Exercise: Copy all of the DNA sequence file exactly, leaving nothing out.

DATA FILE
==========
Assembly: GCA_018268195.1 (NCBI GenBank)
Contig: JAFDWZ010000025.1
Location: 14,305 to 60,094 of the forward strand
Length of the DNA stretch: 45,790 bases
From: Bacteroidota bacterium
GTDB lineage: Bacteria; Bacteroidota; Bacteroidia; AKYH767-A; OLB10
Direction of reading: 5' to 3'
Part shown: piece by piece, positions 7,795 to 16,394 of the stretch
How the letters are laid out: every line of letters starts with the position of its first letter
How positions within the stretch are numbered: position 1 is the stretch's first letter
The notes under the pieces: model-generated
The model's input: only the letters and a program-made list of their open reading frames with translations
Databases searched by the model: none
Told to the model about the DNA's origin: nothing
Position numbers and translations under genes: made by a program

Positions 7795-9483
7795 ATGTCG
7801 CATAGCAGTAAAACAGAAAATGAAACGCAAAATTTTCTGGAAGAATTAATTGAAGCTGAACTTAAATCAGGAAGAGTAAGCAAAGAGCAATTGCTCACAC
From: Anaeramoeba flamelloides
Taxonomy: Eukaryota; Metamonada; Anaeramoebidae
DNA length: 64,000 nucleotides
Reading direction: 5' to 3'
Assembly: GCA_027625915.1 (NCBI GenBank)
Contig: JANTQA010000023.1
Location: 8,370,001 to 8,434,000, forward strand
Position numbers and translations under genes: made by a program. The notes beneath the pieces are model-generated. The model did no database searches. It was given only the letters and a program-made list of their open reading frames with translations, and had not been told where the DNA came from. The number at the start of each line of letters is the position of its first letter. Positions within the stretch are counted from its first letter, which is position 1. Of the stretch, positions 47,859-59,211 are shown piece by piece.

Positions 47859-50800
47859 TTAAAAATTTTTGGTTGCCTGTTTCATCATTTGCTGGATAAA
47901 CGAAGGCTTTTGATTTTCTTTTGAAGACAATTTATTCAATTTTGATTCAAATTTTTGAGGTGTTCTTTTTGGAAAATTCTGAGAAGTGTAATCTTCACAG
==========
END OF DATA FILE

Assembly: GCA_018268195.1 (NCBI GenBank)
Contig: JAFDWZ010000025.1
Location: 14,305 to 60,094 of the forward strand
Length of the DNA stretch: 45,790 bases
From: Bacteroidota bacterium
GTDB lineage: Bacteria; Bacteroidota; Bacteroidia; AKYH767-A; OLB10
Direction of reading: 5' to 3'
Part shown: piece by piece, positions 7,795 to 16,394 of the stretch
How the letters are laid out: every line of letters starts with the position of its first letter
How positions within the stretch are numbered: position 1 is the stretch's first letter
The notes under the pieces: model-generated
The model's input: only the letters and a program-made list of their open reading frames with translations
Databases searched by the model: none
Told to the model about the DNA's origin: nothing
Position numbers and translations under genes: made by a program

Positions 7795-9483
7795 ATGTCG
7801 CATAGCAGTAAAACAGAAAATGAAACGCAAAATTTTCTGGAAGAATTAATTGAAGCTGAACTTAAATCAGGAAGAGTAAGCAAAGAGCAATTGCTCACAC
From: Anaeramoeba flamelloides
Taxonomy: Eukaryota; Metamonada; Anaeramoebidae
DNA length: 64,000 nucleotides
Reading direction: 5' to 3'
Assembly: GCA_027625915.1 (NCBI GenBank)
Contig: JANTQA010000023.1
Location: 8,370,001 to 8,434,000, forward strand
Position numbers and translations under genes: made by a program. The notes beneath the pieces are model-generated. The model did no database searches. It was given only the letters and a program-made list of their open reading frames with translations, and had not been told where the DNA came from. The number at the start of each line of letters is the position of its first letter. Positions within the stretch are counted from its first letter, which is position 1. Of the stretch, positions 47,859-59,211 are shown piece by piece.

Positions 47859-50800
47859 TTAAAAATTTTTGGTTGCCTGTTTCATCATTTGCTGGATAAA
47901 CGAAGGCTTTTGATTTTCTTTTGAAGACAATTTATTCAATTTTGATTCAAATTTTTGAGGTGTTCTTTTTGGAAAATTCTGAGAAGTGTAATCTTCACAG